This course will lead us into discussion of controversial social and political topics. It is important for discussion be open to a wide range of perspectives and for everyone to feel comfortable about participating. Learning will be facilitated if all class participants work to engage in class discussions with respect and empathy for one another. Contradictory views are encouraged, and can contribute to learning as long as everyone remains open to new information and willing to learn from people with different perspectives and life experiences. It is essential to avoid inflammatory, derogatory and insulting words and personal attacks. Such conduct inhibits learning and prevents the free exchange of ideas.
Disability and Learning: Your experience in this class is important, and the instructors are committed to maintaining an inclusive and accessible learning environment. If you experience barriers based on disability, please seek a meeting with Disability Resources for Student (DRS) to discuss and address your concerns. If you have established accommodations with DRS, please communicate your approved accommodation to the relevant instructor(s) at your earliest convenience so we can accommodate your needs. DRS offers resources and coordinates reasonable accommodations for students with disabilities. You can contact DRS at firstname.lastname@example.org, 011 Mary Gates Hall, 543-8924 (voice); 543-8925 (TDD). http://depts.washington.edu/uwdrs/.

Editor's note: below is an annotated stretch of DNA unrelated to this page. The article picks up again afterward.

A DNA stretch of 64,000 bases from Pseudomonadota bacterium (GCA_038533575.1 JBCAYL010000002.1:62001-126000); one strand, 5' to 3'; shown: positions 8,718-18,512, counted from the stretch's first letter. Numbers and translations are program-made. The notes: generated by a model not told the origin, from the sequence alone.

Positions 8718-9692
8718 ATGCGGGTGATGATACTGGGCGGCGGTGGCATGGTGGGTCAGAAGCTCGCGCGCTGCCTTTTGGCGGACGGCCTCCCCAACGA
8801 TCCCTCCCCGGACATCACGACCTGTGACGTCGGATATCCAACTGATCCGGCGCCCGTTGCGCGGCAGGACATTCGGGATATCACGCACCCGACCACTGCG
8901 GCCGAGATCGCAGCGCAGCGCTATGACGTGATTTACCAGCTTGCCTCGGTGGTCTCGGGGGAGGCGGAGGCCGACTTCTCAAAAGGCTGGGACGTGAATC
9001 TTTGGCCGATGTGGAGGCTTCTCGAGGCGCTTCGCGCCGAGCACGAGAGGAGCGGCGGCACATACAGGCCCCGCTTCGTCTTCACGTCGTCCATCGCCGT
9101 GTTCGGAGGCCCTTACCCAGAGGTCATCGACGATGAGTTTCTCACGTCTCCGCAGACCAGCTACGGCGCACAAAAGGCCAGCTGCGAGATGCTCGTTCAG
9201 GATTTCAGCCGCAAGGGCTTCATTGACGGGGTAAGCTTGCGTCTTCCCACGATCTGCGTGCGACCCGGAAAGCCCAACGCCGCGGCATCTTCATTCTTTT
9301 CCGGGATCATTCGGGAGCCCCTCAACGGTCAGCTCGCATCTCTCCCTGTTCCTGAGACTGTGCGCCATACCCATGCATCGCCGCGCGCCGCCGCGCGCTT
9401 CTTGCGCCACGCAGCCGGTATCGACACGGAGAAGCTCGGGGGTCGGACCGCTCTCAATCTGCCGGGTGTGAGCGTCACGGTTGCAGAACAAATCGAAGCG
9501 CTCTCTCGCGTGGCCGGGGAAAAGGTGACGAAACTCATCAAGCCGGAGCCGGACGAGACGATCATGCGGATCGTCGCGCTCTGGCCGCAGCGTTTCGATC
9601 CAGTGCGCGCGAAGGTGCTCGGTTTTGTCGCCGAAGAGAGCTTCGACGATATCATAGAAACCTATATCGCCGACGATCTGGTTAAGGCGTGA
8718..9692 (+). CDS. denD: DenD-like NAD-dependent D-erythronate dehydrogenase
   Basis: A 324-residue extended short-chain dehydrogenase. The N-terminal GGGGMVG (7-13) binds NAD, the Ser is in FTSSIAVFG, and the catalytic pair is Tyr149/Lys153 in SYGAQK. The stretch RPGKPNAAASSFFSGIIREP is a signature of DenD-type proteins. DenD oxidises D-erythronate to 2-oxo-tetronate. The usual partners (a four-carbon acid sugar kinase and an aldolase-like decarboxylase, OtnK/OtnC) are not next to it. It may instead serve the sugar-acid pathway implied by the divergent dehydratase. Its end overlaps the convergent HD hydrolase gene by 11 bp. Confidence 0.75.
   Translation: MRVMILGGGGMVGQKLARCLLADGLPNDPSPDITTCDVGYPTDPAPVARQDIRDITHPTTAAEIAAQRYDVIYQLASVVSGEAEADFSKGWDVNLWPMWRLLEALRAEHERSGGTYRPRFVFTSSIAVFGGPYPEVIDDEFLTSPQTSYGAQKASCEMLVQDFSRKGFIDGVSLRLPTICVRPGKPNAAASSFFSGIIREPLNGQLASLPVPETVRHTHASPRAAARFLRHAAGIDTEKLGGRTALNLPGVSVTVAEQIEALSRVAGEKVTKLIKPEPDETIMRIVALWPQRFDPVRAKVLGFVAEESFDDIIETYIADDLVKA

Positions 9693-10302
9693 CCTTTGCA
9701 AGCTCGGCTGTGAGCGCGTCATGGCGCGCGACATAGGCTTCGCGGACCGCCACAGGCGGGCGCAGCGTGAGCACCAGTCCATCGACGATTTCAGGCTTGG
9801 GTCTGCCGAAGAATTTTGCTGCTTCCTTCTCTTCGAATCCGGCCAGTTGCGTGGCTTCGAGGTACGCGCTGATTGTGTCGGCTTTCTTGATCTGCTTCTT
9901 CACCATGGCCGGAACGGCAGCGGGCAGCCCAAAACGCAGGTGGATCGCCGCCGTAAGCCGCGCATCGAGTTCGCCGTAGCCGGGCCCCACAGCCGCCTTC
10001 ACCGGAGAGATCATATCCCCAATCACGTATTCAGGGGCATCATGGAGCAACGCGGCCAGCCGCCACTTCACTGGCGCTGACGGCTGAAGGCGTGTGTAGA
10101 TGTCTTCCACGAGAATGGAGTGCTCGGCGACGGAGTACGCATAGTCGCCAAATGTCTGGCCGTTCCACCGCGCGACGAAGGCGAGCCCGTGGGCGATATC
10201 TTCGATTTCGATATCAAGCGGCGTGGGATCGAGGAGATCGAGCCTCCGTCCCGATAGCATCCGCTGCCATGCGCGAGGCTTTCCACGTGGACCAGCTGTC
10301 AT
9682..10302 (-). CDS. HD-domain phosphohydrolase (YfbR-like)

Academic Integrity: Cheating and plagiarism are offenses against academic integrity and are subject to disciplinary action by the University. Plagiarism is copying someone else’s work and presenting it as your own (by not attributing it to its true source). If you are uncertain what constitutes plagiarism, please ask me.
(Indented lines give due dates for reading assignments.)
I reserve the right to alter reading assignments during the term.
March 27: Introduction
Tue. March 28: First meeting of quiz sections
March 29-April 6: John Locke
Thur. March 30: Second Treatise of Government, chapters 1-4
Tue. April 4: Second Treatise of Government, chapter 5
Thur. April 6: Second Treatise of Government, chapters 6-12, 15-19
April 7-April 14: Jean-Jacques Rousseau
Tue. April 11: Social Contract, Books I and II
Thur. April 13: Social Contract, Book III, chapters 1-6, 10-18; Book IV chapters 1-3, 8-9
April 17-May 25: Karl Marx
Tue. April 18: “Alienated Labor” (pages 58-68 in Hackett anthology) and “The Meaning of Human
Requirements,” in course packet
Thur. April 20: “On the Jewish Question” (pages 2-21 in Hackett anthology)
*** First essay due today***
Tue. April 25: Karl Marx and Friedrich Engels, The Communist Manifesto (pages 157-86 in Hackett
April 26-May 5: John Stuart Mill
Thur. April 27: On Liberty, chapter 1
Tue. May 2: On Liberty, chapter 2
Thur. May 3: On Liberty, chapter 3
May 8-12: W. E. B. Du Bois
Tue. May 9: The Souls of Black Folk, chapters 1-4. Before reading chapter 3, please read Booker T.
Washington, “Atlanta Exposition Address,” in the course packet.
Thur. May 9: The Souls of Black Folk, chapters 11, 13, 14
May 15-19: John Rawls
Tue. May 16: A Theory of Justice, pp. 3-24, 52-56, 266-67, 78-81, 86-93, in course packet
Thur. May 18: A Theory of Justice, pp. 118-35, in course packet
*** Second essay due today***
May 22-25: Robert Nozick
Tue. May 23: Anarchy, State, and Utopia, pp. xix-xxiv, 10-17, 26-35, 42-45, 48-51
Thur. May 25: Anarchy State, and Utopia, pp. 149-64, 167-82
May 26-June 1: Susan Moller Okin
Tue. May 30: “Vulnerability by Marriage,” in course packet
Thur. June 1: Continued discussion of Okin, “Vulnerability by Marriage”
Friday, June 2: Course wrap-up.
Final Exam, Wednesday, June 7, 8:30-10:20,